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WBER is a listener and school district supported community radio station in Rochester, New York, United States, owned and operated by the Board of Cooperative Educational Services, Monroe #1. The station was founded by BOCES in 1985. Andrew Chinnici (also known as Chris Andrews) was the first program director, a position he held until it was taken over by the current program director, Joey Guisto. The call letters are said to stand for BOCES Educational Radio, but the station was once known as WRHR which stood for Rush Henrietta Radio after the original licensee of the station (the Rush-Henrietta Central School District).

Broadcast areaRochester, New York
SloganThe only station that matters
Frequency90.5 (MHz)
First air date1985
FormatAlternative radio
ERP2,500 watts
HAAT127 meters
Callsign meaningBOCES Educational Radio
OwnerMonroe BOCES#1



As WRHR, the station was a student-run club operated out of the Rush Henrietta School District. The station was granted a low power license (10 Watts) in 1975. The station operated during school hours under academic supervision, and then after school. The radio format at first was mainly structured- utilizing Top-40 radio formats and the accompanying bumpers and sounders. A handful of DJs spun what was termed "progressive" music, with longer LP cuts. School board meetings were also broadcast on a tape-delayed basis. Eventually, bands such as the B-52's and Talking Heads were aired by WRHR, exposing them to the station's listening area. The school district provided special support for students who broadcast live play-by-play basketball late into the evening from schools within the Section V conference.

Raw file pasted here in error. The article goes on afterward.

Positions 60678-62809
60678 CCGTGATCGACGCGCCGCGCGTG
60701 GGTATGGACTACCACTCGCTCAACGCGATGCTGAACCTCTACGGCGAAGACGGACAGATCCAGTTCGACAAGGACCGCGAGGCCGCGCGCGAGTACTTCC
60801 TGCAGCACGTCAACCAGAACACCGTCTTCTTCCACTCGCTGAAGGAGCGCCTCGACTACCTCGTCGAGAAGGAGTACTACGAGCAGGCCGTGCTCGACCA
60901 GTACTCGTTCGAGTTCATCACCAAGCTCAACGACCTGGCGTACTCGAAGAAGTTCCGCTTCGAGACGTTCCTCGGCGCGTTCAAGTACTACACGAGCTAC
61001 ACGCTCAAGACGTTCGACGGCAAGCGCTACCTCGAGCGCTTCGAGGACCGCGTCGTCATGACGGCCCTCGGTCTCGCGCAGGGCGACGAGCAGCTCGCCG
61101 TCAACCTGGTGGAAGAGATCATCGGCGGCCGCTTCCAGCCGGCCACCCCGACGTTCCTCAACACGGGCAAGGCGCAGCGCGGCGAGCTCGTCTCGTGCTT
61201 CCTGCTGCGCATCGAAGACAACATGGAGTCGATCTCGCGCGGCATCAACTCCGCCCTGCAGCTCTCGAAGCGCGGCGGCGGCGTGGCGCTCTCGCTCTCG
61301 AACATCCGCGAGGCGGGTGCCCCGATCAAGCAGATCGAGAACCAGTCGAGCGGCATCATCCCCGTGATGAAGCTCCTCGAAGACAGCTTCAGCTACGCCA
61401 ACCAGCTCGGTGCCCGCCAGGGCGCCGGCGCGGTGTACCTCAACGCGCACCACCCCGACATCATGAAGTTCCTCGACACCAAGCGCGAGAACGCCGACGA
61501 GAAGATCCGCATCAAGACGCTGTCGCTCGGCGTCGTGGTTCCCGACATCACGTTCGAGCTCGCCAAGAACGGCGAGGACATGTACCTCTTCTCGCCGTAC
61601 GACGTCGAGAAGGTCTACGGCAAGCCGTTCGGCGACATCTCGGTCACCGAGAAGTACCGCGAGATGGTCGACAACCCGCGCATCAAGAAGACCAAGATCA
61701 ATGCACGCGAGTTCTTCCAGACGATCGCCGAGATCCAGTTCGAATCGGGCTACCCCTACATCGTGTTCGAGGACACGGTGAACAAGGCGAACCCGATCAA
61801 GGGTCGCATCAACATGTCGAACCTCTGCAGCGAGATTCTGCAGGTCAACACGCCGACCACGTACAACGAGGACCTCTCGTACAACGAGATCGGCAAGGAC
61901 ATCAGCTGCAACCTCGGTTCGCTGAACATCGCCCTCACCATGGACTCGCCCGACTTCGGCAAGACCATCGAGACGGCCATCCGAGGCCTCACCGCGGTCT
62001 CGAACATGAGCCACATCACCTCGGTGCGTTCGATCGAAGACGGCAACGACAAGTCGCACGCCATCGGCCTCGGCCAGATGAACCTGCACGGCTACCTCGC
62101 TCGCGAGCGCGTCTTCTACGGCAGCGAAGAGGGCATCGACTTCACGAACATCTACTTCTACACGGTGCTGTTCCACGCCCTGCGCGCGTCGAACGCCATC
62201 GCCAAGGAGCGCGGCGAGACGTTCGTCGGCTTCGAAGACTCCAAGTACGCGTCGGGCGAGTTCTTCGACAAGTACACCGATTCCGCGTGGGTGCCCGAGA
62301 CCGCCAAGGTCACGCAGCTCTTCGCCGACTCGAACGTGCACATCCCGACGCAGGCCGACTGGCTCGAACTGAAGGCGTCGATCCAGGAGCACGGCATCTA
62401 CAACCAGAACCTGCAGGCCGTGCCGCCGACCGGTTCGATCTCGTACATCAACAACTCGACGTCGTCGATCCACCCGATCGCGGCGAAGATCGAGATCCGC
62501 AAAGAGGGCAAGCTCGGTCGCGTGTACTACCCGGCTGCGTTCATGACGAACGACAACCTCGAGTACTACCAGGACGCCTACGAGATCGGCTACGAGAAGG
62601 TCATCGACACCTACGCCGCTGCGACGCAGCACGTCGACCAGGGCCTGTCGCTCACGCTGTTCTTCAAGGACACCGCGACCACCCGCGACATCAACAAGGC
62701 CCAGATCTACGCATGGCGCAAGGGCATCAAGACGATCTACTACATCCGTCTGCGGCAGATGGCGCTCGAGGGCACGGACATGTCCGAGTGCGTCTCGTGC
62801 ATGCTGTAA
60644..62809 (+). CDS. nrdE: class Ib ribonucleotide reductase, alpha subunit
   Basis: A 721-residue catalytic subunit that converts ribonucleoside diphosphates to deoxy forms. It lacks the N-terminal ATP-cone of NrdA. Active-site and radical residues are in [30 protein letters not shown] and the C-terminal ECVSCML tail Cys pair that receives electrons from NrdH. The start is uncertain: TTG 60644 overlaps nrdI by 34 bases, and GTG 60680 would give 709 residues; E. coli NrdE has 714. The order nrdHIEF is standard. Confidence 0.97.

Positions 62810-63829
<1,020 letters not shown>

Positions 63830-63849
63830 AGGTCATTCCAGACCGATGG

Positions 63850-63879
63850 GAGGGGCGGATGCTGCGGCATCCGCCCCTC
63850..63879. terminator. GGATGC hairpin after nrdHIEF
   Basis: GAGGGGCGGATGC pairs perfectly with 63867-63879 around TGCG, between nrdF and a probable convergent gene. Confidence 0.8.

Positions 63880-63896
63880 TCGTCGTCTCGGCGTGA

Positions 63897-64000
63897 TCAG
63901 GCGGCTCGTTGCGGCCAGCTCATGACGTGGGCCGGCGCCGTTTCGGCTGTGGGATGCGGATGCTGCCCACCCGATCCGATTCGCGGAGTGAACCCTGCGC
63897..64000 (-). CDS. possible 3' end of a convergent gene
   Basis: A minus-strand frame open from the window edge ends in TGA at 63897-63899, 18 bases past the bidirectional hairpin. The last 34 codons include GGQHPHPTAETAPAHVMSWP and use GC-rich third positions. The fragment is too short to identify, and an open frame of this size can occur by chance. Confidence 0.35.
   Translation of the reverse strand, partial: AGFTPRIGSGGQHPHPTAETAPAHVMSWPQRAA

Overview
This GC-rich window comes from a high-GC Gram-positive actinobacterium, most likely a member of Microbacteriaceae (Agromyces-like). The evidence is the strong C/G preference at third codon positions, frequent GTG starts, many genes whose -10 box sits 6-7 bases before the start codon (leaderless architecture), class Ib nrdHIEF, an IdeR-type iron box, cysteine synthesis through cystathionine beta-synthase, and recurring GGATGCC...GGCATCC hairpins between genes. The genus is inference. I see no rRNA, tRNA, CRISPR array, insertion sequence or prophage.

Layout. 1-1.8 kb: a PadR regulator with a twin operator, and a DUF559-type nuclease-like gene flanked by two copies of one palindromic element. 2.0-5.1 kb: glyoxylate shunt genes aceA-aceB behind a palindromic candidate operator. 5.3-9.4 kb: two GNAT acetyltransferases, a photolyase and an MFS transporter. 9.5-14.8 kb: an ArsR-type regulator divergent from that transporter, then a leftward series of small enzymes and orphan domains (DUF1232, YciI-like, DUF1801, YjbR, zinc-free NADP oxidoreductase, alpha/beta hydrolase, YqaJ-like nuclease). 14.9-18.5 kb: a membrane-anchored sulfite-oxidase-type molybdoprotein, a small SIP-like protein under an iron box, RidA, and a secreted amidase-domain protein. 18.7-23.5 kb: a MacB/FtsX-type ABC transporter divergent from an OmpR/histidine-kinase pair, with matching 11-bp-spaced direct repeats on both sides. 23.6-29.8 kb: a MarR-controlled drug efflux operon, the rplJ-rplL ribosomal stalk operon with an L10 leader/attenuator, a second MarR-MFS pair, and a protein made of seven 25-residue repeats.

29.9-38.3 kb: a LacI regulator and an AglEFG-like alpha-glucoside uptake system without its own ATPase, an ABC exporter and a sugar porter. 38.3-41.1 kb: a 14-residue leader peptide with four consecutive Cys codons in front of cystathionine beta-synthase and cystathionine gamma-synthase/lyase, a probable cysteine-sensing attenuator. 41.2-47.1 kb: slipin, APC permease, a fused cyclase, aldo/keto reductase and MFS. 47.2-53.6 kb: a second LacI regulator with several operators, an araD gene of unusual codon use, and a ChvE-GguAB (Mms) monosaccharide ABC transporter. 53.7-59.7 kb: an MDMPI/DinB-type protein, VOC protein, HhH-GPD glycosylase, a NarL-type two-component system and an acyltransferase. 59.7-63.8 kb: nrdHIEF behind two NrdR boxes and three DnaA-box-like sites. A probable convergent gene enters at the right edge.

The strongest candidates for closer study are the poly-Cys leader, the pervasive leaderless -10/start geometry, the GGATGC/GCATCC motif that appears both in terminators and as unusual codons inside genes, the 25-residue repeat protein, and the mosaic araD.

In the first year of operation, The Station Manager was Brad Landon, a High School Senior who was stricken by Muscular Dystrophy, and Brad had the first show that was broadcast on the frequency. The first song played was "Beginnings" by Chicago. The first words spoken on-air were those of Mike Morgan, when during initial compressor testing he said "Is this thing working?". Morgan installed and wired much of the production equipment for the station and was the News Director the first year WRHR was on the air.

Some of the most notable announcers from the WRHR days include:

  • Doug Emblidge of WHAM-TV in Rochester.
  • ESPN producer Patrick Sloan, who got his start broadcasting basketball and football games for WRHR. Patrick also is a member of the Rush-Henrietta Alumni Hall of Fame.
  • Paul Jason Kolacki, currently with WRMM-FM, who has worked as on-air talent in radio markets around the country including Biloxi Mississippi, Oklahoma City, Dallas, and Buffalo, in addition to hosting a satellite show heard on over 40 affiliate stations. In the local Rochester, NY area, Paul has been heard at stations WBBF, WPXY, WCMF, WVOR, WKLX, WHAM, WBEE, WLGZ, and WFKL.
  • Bill Flynn, who went on to work at area AM radio stations WSAY, WRTK, wxxi, and WHAM. He is a member of the Rush-Henrietta Alumni Hall of Fame and the Frontier Field Walk of Fame.
  • Jeff Michaels, host of the syndicated Music Expert Retro Countdown radio show and head of internet station WBME, was a DJ from 1992-1994.
  • Andy Anderson is a morning co-host at Rochester's WDKX-FM and has also worked as a traffic reporter.
  • Billy Kidd is program director for WBEE-FM, where he hosts the afternoon drive-time program.
  • Bob Culmone, under the pseudonym Wulf, tipped the scales of music correctness by playing more punk "hits" of the day(83-84). He went on to co-host the Pain Clinic(WHTK), a pro-wrestling talk show, which led to Bob becoming a pro-wrestling manager locally under the name Maddog Bobby Rogers.

George Michel and Stan Katz, district administrators, and technical assistant Rich Bzura were instrumental in making WRHR a reality.

Partnership with Monroe BOCESEdit